Identify Your Key Business Risks in a Collaborative Process Involving All Stakeholders in Your Enterprise

  • by Frank Rambo, PhD, Director, Customer Solution Adoption (CSA), EMEA
  • November 19, 2010
Learn about the second phase in the enterprise risk management (ERM) process, risk identification. The knowledge about your business risks is spread across your organization and lines of business. A collaborative approach is required to identify and document all risks threatening your enterprise involving many different stakeholders. Discover how SAP BusinessObjects Risk Management 3.0 provides your risk managers with the means to document all key aspects of a risk and reach out to all relevant stakeholders via workflow-driven surveys to collect important information about your risks. Examine how any of your employees can propose a new risk in a self-service scenario for further investigation by your risk managers.
Key Concept
The documentation of a new risk in SAP BusinessObjects Risk Management 3.0 includes the drivers (i.e., root causes) and impacts (i.e., consequences) a risk event can have. Drivers and impacts are grouped in categories as part of the risk classification system. Once the risk drivers are identified, forward-looking key risk indicators (KRIs) need to be aligned with the drivers. The KRIs continuously monitor operational systems (both SAP and non-SAP) and raise alerts or trigger risk assessments before the risk occurs. As risks do not occur in silos, you also need to examine how risks influence each other across organizational boundaries in terms of the probability and impact of a risk event. Finally, for reporting and consolidation purposes, the application allows you to relate a risk to a number of underlying similar risks.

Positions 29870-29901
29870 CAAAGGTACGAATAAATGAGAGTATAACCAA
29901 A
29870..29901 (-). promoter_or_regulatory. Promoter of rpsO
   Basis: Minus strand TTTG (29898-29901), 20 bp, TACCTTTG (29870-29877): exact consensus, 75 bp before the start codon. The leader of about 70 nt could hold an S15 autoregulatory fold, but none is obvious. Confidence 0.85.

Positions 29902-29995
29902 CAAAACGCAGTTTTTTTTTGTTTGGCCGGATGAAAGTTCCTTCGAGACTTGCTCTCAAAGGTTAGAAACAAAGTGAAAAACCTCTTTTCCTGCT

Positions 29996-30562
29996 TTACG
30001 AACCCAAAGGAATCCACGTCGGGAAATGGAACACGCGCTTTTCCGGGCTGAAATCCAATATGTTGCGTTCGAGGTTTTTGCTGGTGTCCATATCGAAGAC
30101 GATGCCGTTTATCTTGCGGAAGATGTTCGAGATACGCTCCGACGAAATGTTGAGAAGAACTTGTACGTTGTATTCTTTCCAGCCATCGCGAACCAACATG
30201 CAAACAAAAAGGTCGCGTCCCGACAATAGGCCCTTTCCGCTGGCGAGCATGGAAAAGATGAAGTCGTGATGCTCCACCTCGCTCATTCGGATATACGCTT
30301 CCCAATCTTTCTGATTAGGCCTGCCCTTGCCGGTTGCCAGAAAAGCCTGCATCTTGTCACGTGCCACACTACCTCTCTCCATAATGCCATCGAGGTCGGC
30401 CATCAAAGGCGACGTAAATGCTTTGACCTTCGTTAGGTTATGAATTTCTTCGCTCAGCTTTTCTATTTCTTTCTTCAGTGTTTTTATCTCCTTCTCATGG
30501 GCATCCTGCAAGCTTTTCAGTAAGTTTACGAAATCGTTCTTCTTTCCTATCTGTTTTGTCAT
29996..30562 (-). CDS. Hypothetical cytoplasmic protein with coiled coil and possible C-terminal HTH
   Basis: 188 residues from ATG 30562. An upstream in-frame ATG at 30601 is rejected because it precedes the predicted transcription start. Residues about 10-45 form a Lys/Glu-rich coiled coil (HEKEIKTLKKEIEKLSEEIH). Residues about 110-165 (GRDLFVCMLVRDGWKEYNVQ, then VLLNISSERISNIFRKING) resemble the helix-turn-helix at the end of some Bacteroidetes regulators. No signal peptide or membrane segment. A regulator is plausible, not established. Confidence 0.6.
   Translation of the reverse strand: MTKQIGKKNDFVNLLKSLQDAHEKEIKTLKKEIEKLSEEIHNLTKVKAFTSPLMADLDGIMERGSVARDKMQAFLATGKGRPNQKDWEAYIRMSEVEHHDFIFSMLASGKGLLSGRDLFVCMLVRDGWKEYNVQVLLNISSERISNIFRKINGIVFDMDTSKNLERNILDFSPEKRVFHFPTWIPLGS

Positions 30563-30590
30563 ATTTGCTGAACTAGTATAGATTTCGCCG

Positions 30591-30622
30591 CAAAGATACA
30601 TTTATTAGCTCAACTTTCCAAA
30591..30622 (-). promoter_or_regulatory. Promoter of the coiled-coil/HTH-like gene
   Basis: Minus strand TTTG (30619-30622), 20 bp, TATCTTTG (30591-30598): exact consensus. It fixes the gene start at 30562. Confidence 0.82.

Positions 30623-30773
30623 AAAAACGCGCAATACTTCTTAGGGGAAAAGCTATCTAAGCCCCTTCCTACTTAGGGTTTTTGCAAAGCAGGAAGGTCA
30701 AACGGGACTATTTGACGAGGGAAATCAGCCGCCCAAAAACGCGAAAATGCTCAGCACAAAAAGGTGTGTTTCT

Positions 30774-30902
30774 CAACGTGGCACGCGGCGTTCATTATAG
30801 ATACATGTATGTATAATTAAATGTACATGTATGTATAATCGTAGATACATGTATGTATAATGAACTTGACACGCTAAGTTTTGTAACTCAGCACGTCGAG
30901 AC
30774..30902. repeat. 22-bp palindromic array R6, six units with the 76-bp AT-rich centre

Within the data model of SAP BusinessObjects Risk Management 3.0, risks are created locally in the context of a selected organization within the organizational hierarchy. Optionally, you can relate a risk on a more granular level to a business activity or strategic objective assigned to the selected organization for more detailed risk monitoring and reporting. A risk itself is described by the drivers and impacts of a risk event (Figure 1). Drivers are root causes of the occurrence of a risk event. They are grouped in driver categories that you can maintain by following IMG menu path GRC Risk Management > Risk and Opportunity Attributes > Maintain Driver Categories. You can align drivers with forward-looking key risk indicators (KRIs), which monitor the risk environment for changes that make the risk event more likely to occur and raise early alerts or trigger risk assessments.

Figure 1
Example bow-tie diagram for the environmental non-compliance risk

You can group impacts of a risk event in impact categories by following IMG menu path GRC Risk Management > Risk and Opportunity Attributes > Maintain Impact Categories. The impacts may influence some of the key performance indicators (KPIs) you’re using to measure the achievement of your strategic objectives. The graphical representation of a risk — including its drivers, KRIs, impacts, influenced KPIs, and the risk responses that are assigned to the risk in the later risk response allocation phase — is called the bow-tie diagram (Figure 1). You can categorize the risk responses in preventive and recovery responses and group them in responses that reduce, avoid, transfer, accept, and control the risk.


Frank Rambo, PhD

Frank Rambo, PhD, is managing a team within SAP’s Customer Solution Adoption (CSA) organization working with customers in the SAP analytics area with the objective to drive adoption of new, innovative solutions. Prior to this position, he worked eight years for SAP Germany as a senior consultant focusing on SAP security and identity management. Before he joined SAP in 1999, Frank worked as a physicist in an international research team. He lives in Hamburg, Germany.

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